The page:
Dec. 2011. Web. 21 Nov. 2013. Article that speaks on how lighter africans are preferred over darker african americans in the business field.
Exploring the impact of skin tone on family dynamics and race-related outcomes.
Landor, Antoinette M.; Simons, Leslie Gordon; Simons, Ronald L.; Brody, Gene H.;
Bryant,Chalandra M.; Gibbons, Frederick X.; Granberg, Ellen M.; Melby, Janet N.Journal of Family Psychology, Vol 27(5), Oct 2013, Article which speaks on the self esteem of African americans Following their turbulent history.Speaks on westernized perceptions and how African Americans with self esteem strive to imitate said westernized look.
Boyd, Herb, Robert L. Allen, and Tom Feelings. Brotherman: The Odyssey of Black Men in america. New York: One World, 1995. Print. The article deals with Black men and how they have gotten a bad reputation because of past run ins the community has had with authority in the past. Due to those past discrepancies, Black men are always skeptical of the police department.
School Daze. Dir. Spike Lee. Columbia Pictures, 1988. DVD.
This movie sheds light on an emerging epidemic at the time. The effects of separating light individuals from dark ones found to be rather explosive to say the least. The movie focused on this subject and received mixed reactions From it audience due to some of the rather racist scenes throughout the film.The film has since become a cult favorite now that the issue of light skin vs. dark skin in the African American community has been publicized.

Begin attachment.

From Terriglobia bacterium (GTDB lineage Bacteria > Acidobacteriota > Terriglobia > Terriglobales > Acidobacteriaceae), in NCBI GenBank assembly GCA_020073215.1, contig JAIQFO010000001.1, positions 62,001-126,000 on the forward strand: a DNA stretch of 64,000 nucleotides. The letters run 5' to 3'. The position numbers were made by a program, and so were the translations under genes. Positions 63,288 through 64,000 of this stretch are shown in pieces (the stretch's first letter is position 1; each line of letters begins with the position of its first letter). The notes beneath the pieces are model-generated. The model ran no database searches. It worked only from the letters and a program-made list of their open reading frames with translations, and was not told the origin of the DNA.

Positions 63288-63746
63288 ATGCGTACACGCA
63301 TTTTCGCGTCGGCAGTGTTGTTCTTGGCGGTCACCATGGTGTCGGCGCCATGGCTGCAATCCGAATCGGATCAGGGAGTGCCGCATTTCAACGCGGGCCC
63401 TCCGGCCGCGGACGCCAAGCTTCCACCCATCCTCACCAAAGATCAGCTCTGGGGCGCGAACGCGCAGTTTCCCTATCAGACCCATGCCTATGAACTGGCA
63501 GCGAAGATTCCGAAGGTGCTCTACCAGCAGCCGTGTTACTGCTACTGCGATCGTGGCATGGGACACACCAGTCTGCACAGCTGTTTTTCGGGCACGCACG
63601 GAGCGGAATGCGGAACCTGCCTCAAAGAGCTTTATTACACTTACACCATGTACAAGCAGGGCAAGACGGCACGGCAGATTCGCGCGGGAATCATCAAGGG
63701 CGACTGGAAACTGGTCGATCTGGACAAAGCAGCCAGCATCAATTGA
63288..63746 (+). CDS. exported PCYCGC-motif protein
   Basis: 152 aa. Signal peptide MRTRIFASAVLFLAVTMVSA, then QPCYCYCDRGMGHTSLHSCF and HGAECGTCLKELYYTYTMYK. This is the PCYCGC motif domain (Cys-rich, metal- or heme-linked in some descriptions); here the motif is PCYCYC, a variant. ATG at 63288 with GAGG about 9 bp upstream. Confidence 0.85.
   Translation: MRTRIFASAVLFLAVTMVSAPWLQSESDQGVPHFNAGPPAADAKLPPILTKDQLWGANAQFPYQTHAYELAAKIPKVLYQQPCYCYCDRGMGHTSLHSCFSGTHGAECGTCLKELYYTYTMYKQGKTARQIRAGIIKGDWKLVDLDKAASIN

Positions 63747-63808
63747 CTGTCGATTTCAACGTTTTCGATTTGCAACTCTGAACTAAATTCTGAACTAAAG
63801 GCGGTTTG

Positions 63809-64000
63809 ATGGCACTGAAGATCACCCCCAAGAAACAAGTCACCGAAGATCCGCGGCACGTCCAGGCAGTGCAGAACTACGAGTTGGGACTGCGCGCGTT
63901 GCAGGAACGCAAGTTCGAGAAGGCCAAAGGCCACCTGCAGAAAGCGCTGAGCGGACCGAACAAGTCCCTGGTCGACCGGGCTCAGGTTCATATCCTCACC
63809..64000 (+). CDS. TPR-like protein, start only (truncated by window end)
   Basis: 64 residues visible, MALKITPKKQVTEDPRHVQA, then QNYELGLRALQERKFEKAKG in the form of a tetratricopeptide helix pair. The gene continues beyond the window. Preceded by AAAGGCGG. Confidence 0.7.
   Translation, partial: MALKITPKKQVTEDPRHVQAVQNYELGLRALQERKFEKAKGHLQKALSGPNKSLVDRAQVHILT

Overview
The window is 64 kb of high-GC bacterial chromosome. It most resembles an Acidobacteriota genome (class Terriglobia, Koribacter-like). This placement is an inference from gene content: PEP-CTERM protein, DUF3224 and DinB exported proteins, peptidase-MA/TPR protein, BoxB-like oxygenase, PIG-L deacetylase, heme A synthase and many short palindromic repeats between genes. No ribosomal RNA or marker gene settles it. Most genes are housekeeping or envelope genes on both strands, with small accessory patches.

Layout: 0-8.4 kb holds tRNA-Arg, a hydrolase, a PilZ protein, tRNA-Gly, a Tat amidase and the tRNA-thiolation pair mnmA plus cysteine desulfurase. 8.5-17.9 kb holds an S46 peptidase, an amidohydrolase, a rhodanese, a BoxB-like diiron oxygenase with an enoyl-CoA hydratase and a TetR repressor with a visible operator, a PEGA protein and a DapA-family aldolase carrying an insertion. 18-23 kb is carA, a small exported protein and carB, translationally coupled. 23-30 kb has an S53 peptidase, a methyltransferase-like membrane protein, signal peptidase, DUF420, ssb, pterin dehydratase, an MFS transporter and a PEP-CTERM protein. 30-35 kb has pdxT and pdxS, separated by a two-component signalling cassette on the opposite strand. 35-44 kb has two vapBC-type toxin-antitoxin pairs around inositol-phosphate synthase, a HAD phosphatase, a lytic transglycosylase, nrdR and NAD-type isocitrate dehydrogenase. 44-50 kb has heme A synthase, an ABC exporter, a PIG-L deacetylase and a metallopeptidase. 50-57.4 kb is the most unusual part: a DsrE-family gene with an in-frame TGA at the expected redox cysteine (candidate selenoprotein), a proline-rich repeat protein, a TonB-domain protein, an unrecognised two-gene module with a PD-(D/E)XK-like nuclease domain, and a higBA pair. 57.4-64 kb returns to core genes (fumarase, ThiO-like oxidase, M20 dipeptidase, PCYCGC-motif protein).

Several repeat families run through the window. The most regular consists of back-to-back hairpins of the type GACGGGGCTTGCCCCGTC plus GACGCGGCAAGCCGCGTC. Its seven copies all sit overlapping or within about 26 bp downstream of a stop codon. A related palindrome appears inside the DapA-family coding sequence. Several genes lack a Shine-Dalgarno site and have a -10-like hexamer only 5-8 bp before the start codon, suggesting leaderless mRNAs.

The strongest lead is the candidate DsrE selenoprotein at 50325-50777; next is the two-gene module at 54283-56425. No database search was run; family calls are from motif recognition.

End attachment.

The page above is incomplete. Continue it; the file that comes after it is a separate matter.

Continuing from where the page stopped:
"The Clark Doll Experiment." Abagond. N.p., 29 May 2009. Web. 21 Nov. 2013.
Scholarly article that focused on African American children and how they felt about being black during the civil rights movement. The experiment called for two dolls, one black , and the other white and the child is asked an assortment of questions regarding which doll is better. The end result is what made the case so explosive and gained notoriety because of the results they received.
Last year Tumblr user FullTen, the child of an interracial couple, shared honest thoughts about how her lightness and her mother’s whiteness have been objectified and fetishized over the years. Her essay has been re-blogged hundreds of times, as people reflect on her words and share their own experiences.
“As a product of a black man chasing after white women, it makes me super uncomfortable when black men reblog my photos and I go to their page and it’s nothing but either, white girls or lite brites. Like, my dad dated nothing but white women, and my mother seemed to gravitate towards this type of black man, who would get a ton of arbitrary african statues from pier 1, listen to nothing but jazz, only buy from black artists, and yet, seemed to exclusively go for white women. I’ve heard my step father at the time say he loved her pale skin, and that he didn’t even know she was spanish, he just saw white. These men foolishly gravitate towards whiteness like a moth to a low watt light bulb in the dark. My father and step father used the whiteness of my mother and the women they dated as a status symbol. It was common for my father to say ‘I got a big house, a corvette, and a hot wife,’ she was tall, white, and blonde, and she hated when he said that. She hated when he listed her among his possessions. He used her as ‘proof’ of his success at the time. That if anyone looked at his life, they would see a successful black man, and a white wife solidified that. I hate it, because this mentality comes at the price of dark skinned black women, and women who are proud of their blackness. It seems like something they need to stomp out. I dated a lot of black men who fetishized my light skin, and hated dark skin and anything that was linked to blackness in women, they tied it in with failure, ugliness, poverty… So many comments about my afro and hair, they wanted straight hair, I had to adhere to the european ideal of beauty as best as I could.”